More than 90 percent of China's polysilicon producers have suspended production, and are awaiting government action to help improve their competitiveness after being squeezed by oversupply and an influx of overseas products.
Just a handful of the 60-plus producers of polysilicon, the main raw ingredient in panels that turn sunlight into electricity, were believed to be still in production by the end of 2012, according to the Securities Times, citing official industry figures.
Industry insiders now think mergers and acquisitions are sensible to achieve better economies of scale.
A report released last week by Mingsheng Securities noted that the output capacity of domestic polysilicon producers is still more than 100,000 tons, enough to produce more than 20 gigawatts.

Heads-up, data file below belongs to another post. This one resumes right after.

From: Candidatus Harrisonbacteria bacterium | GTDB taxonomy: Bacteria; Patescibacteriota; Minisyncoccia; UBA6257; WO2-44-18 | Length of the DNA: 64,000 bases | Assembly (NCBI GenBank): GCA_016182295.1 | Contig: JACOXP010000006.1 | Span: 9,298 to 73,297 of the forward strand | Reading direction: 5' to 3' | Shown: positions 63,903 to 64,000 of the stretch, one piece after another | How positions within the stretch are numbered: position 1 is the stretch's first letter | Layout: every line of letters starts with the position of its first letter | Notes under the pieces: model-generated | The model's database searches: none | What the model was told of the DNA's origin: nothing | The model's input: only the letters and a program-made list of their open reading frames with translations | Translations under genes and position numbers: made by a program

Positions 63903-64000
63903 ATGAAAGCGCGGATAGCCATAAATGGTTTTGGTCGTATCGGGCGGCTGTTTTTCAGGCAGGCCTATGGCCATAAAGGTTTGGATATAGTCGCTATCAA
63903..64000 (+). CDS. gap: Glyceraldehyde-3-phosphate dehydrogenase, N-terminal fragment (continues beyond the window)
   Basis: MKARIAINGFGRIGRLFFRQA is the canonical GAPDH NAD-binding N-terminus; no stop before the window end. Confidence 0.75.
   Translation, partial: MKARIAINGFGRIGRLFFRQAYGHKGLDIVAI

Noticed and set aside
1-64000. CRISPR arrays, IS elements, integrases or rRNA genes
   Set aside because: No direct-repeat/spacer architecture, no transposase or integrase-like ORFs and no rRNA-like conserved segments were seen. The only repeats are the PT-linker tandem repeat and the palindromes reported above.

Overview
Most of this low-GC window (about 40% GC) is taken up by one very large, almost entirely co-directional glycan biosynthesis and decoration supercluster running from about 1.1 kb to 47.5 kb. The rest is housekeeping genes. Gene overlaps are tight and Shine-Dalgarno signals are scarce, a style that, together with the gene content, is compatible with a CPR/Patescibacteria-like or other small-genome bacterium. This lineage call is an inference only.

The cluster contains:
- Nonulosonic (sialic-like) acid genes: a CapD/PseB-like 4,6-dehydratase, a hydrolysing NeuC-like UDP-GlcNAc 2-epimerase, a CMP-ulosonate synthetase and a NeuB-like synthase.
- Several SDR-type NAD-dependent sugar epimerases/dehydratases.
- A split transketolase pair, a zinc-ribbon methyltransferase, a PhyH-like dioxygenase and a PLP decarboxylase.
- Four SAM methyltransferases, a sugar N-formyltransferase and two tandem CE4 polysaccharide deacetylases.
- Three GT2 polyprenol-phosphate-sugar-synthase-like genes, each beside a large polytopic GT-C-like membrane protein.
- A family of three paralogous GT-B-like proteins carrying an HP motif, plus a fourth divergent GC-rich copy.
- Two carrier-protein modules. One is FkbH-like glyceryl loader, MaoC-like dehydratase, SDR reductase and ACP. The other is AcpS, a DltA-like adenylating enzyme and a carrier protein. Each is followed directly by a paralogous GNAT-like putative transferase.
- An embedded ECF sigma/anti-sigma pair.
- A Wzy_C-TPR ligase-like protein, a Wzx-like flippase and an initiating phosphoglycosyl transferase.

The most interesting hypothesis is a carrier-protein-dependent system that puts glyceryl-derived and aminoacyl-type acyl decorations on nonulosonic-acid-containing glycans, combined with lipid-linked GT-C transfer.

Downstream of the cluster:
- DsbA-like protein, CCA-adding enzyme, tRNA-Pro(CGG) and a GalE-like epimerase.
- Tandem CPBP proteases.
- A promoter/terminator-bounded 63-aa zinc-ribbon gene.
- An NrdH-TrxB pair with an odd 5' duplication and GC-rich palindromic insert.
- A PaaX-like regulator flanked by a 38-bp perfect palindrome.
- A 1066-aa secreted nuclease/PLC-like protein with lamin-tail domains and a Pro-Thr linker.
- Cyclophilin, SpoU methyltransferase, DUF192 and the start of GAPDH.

But it added: "There will be a huge surplus, considering our expectation for 2013's silicon-based module output of 15 gigawatts."
Instead of trying to save all the companies, the authorities should take the opportunity to consolidate the industry, eliminating small-scale companies with low efficiency, the report said.
Xue Jing, assistant general manager of Winsun New Energy, a company specializing in producing silicon wafers, said: "The price of imported polysilicon has been brought down since the authorities launched anti-subsidy and anti-dumping investigations into imported polysilicon last year."
But Xue added that if prices were the same for local and imported products, many would consider it more reasonable to buy imported ones, as the quality is better.
China launched an investigation on Nov 27 to determine whether retrospective duties should be levied on imported solar-grade polysilicon from Europe, South Korea and the US.
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